Human Feel Galore Skirl
Chris Speed has been perking up audience ears since the early 1990s, when he and a talented coterie of Boston music students descended on Manhattan to test their mettle in the downtown scene. One of the important outgrowths of this camaraderie was Human Feel, a quartet (originally a quintet) with Speed, Andrew D'Angelo (alto saxophone, bass clarinet), Jim Black (drums) and Kurt Rosenwinkel (guitar).
Although unrecorded since 1996, Galore marks the group's triumphant return. Like much of Speed's other work, the disc embodies an all-for-one ethos, as on "Fuss," when the tenor saxophone, guitar and bass clarinet fire off screaming salvos that explode and cascade like a fireworks display; or on "Cat Heaven," which combines ring-modulator effects and rubato trills to enact a space-opera soundtrack; or on "Apch Ro Ha," when the three melody instruments co-improvise to an intuitively felt common pulse.
All elements unite on "F*ck The Development Of You," an odyssey of island-hops to strange places, including looped electronica, ecstatic blowouts, diminishing rhythmic groupings (eg, 12-11-10-9, etc.), and radical dynamic contrastsall rendered with the loose precision of a Mingus band.
Buffalo Age, Speed's project with Peter Bruun (drums), Nils Davidsen (bass) and Kasper Tranberg (trumpet)all Danesis also collaborative in spirit, expressed via Bruun's compositions. The album displays a more subdued disposition, often expressed through slow moving, close-voiced chorale textures that emphasize the subtle variations of consonance and dissonance that occur when two pitches are juxtaposed in stark relief, an effect especially noticeable on "Hero," "Walls," "Mama Maya," and the title track. As on Galore, many pieces use interesting rhythmic groupings: "Qool" has a 12-beat form with an extended final beat; "Hero" has a 19-beat cycle, and "Vibraslap" is 21 pulses. Bruun supplies ample timbral contrasts with cymbal scrapes and scratches, bare hands and mallets, rattles, shakers and gongs; Davidsen employs extended techniques and electronic processing to add variety. The musical empathy and affinity is especially apparent on the title track: the beautiful blending on the head, the open section immediately following, and the bass-trumpet interplay during Tranberg's "solo."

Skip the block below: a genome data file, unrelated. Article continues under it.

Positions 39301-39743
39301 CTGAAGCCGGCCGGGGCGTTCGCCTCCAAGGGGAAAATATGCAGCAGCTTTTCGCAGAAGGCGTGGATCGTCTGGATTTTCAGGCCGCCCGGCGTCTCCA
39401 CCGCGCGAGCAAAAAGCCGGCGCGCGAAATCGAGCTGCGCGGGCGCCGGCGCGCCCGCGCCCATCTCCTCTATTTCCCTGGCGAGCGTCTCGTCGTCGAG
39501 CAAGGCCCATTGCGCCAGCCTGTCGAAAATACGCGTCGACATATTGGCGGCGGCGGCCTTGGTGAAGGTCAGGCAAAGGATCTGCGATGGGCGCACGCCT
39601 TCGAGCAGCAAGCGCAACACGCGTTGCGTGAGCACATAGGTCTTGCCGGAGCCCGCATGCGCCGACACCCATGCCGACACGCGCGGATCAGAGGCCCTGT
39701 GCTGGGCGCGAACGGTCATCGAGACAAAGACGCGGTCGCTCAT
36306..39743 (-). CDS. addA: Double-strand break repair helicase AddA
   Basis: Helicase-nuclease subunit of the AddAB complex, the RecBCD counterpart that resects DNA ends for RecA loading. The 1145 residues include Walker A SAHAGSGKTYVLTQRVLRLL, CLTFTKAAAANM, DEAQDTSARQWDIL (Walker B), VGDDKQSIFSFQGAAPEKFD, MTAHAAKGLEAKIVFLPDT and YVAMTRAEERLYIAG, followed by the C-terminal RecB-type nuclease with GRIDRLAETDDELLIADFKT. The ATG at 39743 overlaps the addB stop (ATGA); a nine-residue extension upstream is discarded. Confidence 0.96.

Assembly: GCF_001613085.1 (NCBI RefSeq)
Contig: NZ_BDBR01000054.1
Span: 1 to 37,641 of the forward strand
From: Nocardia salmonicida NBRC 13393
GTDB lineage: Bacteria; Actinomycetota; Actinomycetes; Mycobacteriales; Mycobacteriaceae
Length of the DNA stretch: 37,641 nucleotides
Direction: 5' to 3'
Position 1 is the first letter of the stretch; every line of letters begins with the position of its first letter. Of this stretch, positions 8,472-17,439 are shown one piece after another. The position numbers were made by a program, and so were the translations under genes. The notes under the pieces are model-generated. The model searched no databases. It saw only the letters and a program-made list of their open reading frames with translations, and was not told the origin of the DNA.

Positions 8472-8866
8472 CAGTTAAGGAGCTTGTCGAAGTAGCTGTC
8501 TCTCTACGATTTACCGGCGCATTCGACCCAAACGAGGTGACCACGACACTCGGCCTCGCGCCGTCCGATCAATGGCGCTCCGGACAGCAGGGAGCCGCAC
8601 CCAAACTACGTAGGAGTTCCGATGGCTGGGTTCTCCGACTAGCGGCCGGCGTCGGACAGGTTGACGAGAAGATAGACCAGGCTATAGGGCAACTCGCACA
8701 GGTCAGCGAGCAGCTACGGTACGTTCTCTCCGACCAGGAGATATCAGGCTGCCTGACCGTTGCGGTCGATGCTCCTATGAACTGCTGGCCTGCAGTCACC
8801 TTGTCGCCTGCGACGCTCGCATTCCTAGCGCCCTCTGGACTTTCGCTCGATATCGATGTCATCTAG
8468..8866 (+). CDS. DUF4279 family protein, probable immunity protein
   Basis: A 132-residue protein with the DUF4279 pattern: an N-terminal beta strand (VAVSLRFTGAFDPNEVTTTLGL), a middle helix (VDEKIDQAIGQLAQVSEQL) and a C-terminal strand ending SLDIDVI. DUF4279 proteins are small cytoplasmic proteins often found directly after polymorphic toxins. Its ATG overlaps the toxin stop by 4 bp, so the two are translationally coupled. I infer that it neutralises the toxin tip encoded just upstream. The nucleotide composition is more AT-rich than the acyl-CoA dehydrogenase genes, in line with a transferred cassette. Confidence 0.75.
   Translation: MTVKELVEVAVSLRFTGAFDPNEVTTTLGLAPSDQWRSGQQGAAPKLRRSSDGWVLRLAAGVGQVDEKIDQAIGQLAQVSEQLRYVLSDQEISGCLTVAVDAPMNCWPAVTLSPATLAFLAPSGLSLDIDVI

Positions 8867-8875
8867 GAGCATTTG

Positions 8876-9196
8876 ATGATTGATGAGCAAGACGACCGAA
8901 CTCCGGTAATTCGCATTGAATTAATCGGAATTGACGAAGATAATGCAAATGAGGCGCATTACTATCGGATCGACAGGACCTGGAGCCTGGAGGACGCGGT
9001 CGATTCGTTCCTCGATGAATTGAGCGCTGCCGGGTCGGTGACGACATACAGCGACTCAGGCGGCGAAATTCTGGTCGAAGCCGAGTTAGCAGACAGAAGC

Speed, once again, somehow manages to project both staunch individuality and strong team spirit. To keep tabs on him is to take the pulse of some of the most stimulating currents in new music today.
Tracks & Personnel
Tracks: Tap Master; After the Fact; Fuss; Cat Heaven; Improve; F*ck The Development Of You; Serenade; Apch Ro Ha; Allegiance.
Personnel: Jim Black: drums, electronics; Andrew D'Angelo: alto saxophone, bass clarinet; Kurt Rosenwinkel: guitar, voice; Chris Speed: tenor saxophone, clarinet.
Tracks: Qool; Hero; Walls; Campo Nijar; Muffintop; Vibraslap; Buffalo Age; Mama Maya.
Personnel: Chris Speed: tenor saxophone, clarinet; Kasper Tranberg: trumpet; Nils Davidsen: bass; Peter Bruun: drums.